In this edition of Music Hall Studies you will find these great performers. Click on their names for a short taster.
Will Evans was not just a pioneering silent film comedian, but also what S.Theodore Felstead in Stars Who Made The Halls described as “a supremely fine artiste and wonderful laughter-maker”. Maurice Willson Disher in his book, Winkles and Champagne, went even further. Referring to Evans’ finest years as around the First World War, when his bungling sketches were at the height of their popularity and he was in the middle of a magnificent run of pantomime successes at Drury Lane, Willson Disher was in little doubt that “in the golden days of his clowning, Will Evans was the funniest comedian on the London stage”.
Free and Easies
There is little romance attached to the free-and-easy. Unlike the song-and-supper room of notorious ancestry, the free-and-easy has been an unremarked and, perhaps, unremarkable staging post in the annals of music hall history. A musical entertainment, dating from the 1830s and lingering for upwards of forty years, it took place in a public house, relying upon amateur performers and the consumption of alcohol to sustain it. Nineteenth-century writers frequently reflected upon how marvellous it was that the glory of the music hall should have evolved, tadpole-like from such inauspicious beginnings.
Jimmy Wheeler, the raucous Cockney comedian, bounded confidently out before the diamond and white-tie audience at the Savoy Hotel, London. He wore his usual music hall outfit of loud suit, cheeky Trilby hat and a false moustache made from a piece of dyed rabbit fur, but he had memorised a sedate routine which he considered suitable for high-class cabaret. He told the first three polite jokes and received polite smiles in return. Wheeler’s agent, Billy Marsh, sensed disaster. “I wanted to crawl under the table,” he says. Thirty years in variety, however, had taught Wheeler how to overcome polite smiles. He raised his voice and switched rapidly to the act he was going to give the sailors at the Chatham Empire the following week.
Herbert Campbell was a colossus of music hall, the head of the profession at the time of his death. Any comedian who appeared in the Drury Lane pantomime for 22 years in succession was entitled to be called that. And yet Herbert is a more obscure figure today than he deserves to be. He died just as the recording industry was beginning to widen its repertoire and he made only four sides. In a way, it is ridiculous to say that his great Drury Lane partner, Dan Leno, overshadowed him. Many of their comic effects derived from the fact that it was the other way round. Herbert was vast and Dan was tiny. But when it comes to posthumous acclaim, Dan is the dominating one. He continues to be cited as the greatest of them all, while Herbert is a relatively forgotten figure. And yet his is a fascinating story.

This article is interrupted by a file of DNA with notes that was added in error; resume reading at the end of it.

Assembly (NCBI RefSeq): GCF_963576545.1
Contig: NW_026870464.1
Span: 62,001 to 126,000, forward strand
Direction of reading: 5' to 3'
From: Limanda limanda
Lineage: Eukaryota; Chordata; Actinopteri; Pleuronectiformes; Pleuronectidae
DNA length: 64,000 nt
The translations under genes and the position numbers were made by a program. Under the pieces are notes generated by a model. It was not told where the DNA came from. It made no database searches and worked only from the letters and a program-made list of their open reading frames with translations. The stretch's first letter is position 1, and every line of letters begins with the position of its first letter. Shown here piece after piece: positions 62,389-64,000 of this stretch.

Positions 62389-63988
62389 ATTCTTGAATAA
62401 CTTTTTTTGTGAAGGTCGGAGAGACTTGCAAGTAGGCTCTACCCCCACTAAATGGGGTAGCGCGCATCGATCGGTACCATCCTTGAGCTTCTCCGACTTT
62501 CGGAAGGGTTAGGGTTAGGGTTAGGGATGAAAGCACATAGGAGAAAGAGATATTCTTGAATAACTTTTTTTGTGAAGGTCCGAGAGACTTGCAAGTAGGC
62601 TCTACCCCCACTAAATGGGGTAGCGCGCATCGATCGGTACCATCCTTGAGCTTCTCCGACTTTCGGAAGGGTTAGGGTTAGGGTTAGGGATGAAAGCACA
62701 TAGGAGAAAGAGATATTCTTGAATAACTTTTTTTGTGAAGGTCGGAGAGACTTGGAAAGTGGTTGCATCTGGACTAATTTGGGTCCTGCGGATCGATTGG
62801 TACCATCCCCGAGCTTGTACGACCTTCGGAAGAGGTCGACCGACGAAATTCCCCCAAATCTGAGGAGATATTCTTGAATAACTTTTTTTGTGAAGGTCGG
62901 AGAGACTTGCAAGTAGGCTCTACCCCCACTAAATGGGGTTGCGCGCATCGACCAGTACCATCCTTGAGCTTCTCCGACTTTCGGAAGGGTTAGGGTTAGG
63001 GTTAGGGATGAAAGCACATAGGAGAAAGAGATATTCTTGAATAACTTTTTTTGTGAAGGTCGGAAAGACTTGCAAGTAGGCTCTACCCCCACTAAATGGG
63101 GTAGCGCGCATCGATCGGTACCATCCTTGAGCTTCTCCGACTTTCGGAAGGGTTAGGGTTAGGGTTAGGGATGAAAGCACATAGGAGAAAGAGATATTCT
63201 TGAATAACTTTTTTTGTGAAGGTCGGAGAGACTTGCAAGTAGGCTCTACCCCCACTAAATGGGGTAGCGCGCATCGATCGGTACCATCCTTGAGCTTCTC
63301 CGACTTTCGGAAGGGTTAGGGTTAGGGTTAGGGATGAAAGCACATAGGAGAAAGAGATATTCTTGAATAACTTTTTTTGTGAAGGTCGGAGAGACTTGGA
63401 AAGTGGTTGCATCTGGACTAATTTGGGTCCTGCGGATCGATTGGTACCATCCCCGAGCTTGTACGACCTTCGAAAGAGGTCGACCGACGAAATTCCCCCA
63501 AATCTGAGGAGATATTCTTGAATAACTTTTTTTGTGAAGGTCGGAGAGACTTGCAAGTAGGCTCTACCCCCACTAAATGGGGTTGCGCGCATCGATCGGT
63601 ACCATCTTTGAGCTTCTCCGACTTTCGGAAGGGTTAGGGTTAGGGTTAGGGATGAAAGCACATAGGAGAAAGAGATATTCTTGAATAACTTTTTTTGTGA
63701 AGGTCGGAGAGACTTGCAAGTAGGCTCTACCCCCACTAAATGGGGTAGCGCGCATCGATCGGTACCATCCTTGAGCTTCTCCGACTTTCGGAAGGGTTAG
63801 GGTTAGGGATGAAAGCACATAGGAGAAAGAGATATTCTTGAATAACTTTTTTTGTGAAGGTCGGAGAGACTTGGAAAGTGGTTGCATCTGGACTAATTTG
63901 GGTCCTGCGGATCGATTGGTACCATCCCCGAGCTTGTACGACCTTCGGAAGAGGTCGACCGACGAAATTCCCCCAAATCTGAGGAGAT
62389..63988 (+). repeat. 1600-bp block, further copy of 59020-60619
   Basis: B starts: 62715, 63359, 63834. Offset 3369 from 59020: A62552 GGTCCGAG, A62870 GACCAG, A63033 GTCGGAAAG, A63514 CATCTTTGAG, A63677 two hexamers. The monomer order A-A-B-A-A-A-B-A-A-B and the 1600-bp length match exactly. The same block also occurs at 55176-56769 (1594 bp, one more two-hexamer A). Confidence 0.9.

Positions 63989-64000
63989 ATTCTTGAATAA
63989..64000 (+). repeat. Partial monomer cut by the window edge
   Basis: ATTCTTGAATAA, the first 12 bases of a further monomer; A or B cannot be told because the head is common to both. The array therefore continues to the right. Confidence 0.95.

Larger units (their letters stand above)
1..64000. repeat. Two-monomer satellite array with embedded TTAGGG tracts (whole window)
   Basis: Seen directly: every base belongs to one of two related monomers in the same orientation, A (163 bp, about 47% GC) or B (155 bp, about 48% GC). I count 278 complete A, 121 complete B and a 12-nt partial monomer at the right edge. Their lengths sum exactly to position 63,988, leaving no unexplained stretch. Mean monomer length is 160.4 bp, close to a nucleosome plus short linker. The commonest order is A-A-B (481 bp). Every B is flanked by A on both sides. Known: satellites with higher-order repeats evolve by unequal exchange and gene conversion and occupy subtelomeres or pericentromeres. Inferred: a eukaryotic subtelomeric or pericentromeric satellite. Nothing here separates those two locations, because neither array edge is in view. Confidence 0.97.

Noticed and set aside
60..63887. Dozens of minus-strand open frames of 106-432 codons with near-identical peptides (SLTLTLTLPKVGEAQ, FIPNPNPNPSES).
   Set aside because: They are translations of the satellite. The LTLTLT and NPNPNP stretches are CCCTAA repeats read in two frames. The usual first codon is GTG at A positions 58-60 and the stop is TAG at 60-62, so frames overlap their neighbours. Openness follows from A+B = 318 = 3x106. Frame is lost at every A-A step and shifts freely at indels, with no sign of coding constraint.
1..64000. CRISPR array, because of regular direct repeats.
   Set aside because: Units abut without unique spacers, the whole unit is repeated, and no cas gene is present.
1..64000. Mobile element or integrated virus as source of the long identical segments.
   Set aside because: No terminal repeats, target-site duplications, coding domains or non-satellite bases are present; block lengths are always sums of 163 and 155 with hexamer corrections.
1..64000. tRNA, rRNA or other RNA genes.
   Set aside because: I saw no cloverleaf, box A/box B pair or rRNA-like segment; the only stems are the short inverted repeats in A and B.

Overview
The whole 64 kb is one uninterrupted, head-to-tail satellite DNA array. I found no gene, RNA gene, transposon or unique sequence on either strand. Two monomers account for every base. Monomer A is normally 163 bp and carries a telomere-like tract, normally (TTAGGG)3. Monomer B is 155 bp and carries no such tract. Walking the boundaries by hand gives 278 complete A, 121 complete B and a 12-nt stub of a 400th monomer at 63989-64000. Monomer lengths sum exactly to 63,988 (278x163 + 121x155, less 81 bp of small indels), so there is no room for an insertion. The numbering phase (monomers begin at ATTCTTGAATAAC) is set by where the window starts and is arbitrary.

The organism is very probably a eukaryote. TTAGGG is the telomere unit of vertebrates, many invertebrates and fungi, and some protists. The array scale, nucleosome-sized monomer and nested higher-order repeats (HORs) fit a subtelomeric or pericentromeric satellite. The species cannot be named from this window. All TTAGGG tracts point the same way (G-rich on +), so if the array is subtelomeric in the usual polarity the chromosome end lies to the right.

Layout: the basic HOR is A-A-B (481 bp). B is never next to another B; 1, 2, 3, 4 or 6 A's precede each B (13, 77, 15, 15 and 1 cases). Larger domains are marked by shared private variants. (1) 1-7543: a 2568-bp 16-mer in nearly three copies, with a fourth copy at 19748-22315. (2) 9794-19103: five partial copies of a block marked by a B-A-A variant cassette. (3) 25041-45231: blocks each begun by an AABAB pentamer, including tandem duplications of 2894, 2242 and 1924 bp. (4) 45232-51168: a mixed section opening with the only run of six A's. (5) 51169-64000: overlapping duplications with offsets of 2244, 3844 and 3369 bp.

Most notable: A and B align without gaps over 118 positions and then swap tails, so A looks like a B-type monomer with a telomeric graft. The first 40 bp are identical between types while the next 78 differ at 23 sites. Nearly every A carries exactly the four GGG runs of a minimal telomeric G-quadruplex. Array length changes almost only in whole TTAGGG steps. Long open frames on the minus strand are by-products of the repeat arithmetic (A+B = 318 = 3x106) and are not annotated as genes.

Although Fred Karno’s mythical ragtime army never did conquer Berlin and rout the Kaiser, their expeditions to the USA during the 1910s proved quite successful and numerous defectors occupied Broadway and Hollywood for decades, much to the gratitude of America and the rest of the world. Karno’s speechless comedians were not the only British invaders welcomed by Americans. Since the closing decades of the nineteenth century, American vaudeville bookers had looked to London for talent. Whenever a performers’ union called a strike or initiated a blacklist or a renegade group of theatre owners threatened to compete with the entrenched powers for vaudeville box office and so created a shortage of home-grown talent and a bidding war for headliners’ services, bookers headed to London. Throughout the twentieth century, comedians and singers from Britain continued to conquer the stage and screen industries in the USA.